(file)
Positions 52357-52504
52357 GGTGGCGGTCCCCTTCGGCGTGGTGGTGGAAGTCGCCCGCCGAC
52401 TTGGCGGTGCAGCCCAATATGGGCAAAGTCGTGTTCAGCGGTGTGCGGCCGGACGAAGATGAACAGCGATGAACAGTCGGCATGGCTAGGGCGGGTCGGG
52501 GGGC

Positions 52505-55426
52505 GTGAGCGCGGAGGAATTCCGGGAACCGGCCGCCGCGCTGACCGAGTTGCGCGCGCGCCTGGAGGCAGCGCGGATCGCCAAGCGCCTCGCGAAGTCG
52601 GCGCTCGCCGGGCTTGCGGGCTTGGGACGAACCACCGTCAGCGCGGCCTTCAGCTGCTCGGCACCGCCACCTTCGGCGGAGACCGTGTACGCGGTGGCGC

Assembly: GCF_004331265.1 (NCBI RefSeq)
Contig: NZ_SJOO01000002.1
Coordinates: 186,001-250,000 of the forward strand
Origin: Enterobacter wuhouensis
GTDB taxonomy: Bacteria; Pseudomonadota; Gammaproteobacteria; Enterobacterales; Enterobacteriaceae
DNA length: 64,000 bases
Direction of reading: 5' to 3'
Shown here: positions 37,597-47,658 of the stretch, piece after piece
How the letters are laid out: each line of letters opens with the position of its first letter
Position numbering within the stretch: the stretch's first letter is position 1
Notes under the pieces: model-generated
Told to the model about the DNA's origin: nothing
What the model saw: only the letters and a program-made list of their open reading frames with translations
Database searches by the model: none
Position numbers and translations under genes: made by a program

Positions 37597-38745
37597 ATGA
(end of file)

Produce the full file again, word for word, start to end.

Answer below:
Positions 52357-52504
52357 GGTGGCGGTCCCCTTCGGCGTGGTGGTGGAAGTCGCCCGCCGAC
52401 TTGGCGGTGCAGCCCAATATGGGCAAAGTCGTGTTCAGCGGTGTGCGGCCGGACGAAGATGAACAGCGATGAACAGTCGGCATGGCTAGGGCGGGTCGGG
52501 GGGC

Positions 52505-55426
52505 GTGAGCGCGGAGGAATTCCGGGAACCGGCCGCCGCGCTGACCGAGTTGCGCGCGCGCCTGGAGGCAGCGCGGATCGCCAAGCGCCTCGCGAAGTCG
52601 GCGCTCGCCGGGCTTGCGGGCTTGGGACGAACCACCGTCAGCGCGGCCTTCAGCTGCTCGGCACCGCCACCTTCGGCGGAGACCGTGTACGCGGTGGCGC

Assembly: GCF_004331265.1 (NCBI RefSeq)
Contig: NZ_SJOO01000002.1
Coordinates: 186,001-250,000 of the forward strand
Origin: Enterobacter wuhouensis
GTDB taxonomy: Bacteria; Pseudomonadota; Gammaproteobacteria; Enterobacterales; Enterobacteriaceae
DNA length: 64,000 bases
Direction of reading: 5' to 3'
Shown here: positions 37,597-47,658 of the stretch, piece after piece
How the letters are laid out: each line of letters opens with the position of its first letter
Position numbering within the stretch: the stretch's first letter is position 1
Notes under the pieces: model-generated
Told to the model about the DNA's origin: nothing
What the model saw: only the letters and a program-made list of their open reading frames with translations
Database searches by the model: none
Position numbers and translations under genes: made by a program

Positions 37597-38745
37597 ATGA